General Motors is investing around $400 million to retool its 75-year-old Tonawanda Engine Plant. The retooling will allow the Tonawanda site to build four versions of the Gen 5 Small Block engine– a 4.3L V-6, 5.3L V-8 and two variants of a 6.2L V-8. The site, at its fullest optimization, could produce over 1,000 engines a day. T
he all-new, Gen 5 Small Block engine family is bound to power nine GM models by 2015, with the 2014 Chevrolet Silverado and GMC Sierra pickups, and the 2014 Chevrolet Corvette Stingray getting the first dig on the new powerplant. Steve Finch, plant manager at Tonawanda, remarked that the Gen 5 Small Block is a cornerstone of GM’s powertrain strategy, adding that its production in the site affirms the carmaker’s commitment to “one of the highest-skilled workforces in the industry.”
He said that GM has spent 40,000 hours and $1.8 million in training the site’s workforce to produce the engines with “uncompromising quality,” noting that the carmaker added “some of the most flexible equipment ever used in the industry” to make sure that market demand can be met. Bob Coleman, shop chairman of UAW Local 774, said that in 2012, the site has hired over 1,000 people, who were trained by a joint team in an intensive two-week orientation.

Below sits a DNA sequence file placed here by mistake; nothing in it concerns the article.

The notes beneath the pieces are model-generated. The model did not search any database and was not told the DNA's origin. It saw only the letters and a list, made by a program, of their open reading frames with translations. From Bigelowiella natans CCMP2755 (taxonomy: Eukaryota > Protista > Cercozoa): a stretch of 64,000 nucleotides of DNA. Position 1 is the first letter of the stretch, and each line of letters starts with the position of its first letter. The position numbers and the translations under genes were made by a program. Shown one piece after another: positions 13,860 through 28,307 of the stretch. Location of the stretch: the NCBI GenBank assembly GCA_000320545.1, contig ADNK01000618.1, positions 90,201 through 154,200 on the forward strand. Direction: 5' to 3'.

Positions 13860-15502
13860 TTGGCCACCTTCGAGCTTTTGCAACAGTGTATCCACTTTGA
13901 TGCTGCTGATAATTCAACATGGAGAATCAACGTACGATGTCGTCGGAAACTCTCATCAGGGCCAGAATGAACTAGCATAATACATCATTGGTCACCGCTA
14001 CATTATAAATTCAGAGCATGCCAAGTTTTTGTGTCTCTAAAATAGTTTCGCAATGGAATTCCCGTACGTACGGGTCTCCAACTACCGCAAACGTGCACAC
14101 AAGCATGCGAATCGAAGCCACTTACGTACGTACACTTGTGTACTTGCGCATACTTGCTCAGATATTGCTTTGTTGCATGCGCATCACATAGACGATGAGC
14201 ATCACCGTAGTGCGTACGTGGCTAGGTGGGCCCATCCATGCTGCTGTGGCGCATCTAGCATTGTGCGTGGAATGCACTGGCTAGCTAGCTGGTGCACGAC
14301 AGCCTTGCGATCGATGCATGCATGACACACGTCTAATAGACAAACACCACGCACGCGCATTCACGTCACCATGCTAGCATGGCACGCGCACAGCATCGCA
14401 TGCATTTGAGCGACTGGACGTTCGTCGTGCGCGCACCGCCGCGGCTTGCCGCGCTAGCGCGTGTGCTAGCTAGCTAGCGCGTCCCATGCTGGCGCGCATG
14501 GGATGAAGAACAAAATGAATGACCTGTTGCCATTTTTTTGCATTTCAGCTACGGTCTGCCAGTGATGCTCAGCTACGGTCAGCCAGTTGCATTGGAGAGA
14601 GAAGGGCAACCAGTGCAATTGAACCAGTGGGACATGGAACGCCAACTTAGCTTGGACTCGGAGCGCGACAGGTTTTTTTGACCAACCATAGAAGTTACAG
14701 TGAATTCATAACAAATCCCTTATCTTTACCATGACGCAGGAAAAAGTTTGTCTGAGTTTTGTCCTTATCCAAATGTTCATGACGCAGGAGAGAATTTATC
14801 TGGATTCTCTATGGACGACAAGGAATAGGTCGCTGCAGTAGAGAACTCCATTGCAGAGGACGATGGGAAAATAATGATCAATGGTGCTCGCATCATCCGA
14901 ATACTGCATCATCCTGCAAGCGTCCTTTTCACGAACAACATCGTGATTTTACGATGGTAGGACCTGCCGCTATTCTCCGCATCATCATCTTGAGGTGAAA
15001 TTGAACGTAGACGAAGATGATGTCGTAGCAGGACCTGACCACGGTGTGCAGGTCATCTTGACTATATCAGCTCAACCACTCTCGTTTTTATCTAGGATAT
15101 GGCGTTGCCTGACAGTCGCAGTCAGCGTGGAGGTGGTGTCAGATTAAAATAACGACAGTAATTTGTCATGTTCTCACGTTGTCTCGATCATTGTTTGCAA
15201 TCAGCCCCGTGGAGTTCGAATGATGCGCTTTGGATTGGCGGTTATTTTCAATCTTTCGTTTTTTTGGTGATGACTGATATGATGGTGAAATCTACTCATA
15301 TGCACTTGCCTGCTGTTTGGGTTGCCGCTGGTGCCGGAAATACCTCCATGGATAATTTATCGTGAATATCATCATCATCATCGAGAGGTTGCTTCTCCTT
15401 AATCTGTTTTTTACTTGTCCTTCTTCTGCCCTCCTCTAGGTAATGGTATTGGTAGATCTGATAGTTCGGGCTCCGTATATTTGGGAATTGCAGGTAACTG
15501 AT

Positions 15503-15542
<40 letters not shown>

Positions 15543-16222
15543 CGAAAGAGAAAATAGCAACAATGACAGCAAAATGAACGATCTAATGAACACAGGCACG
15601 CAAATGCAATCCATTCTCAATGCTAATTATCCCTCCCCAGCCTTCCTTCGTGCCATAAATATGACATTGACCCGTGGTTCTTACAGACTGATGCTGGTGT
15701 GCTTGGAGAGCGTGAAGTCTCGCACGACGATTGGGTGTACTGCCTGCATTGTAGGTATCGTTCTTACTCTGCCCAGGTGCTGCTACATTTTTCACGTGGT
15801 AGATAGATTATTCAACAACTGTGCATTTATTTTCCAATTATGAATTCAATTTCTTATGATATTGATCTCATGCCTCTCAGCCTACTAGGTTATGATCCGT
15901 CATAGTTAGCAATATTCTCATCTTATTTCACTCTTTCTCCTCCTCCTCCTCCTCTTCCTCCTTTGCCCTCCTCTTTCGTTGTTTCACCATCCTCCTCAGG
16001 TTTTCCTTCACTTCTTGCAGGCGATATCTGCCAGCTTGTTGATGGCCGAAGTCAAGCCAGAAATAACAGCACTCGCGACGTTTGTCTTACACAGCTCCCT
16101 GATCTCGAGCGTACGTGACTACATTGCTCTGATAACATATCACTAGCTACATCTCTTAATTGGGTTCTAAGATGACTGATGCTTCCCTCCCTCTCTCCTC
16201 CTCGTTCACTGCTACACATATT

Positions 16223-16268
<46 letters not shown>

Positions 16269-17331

Coleman remarked that the Tonawanda site receiving almost $1 billion of new investment since 2010 is proof that “GM has the confidence in this workforce.” GM has created and has retained around 1,500 jobs at the Tonawanda Engine Plant since 2009.
“The Gen 5 Small Block engines are among the most advanced and high-tech in the world and Tonawanda is now one of the most technologically advanced manufacturing facilities to support them,” said Finch. “From the machining operations and the flexibility for building variants on the same line to state-of-the-art quality advances, Tonawanda’s manufacturing capabilities are second to none.” [source: GM]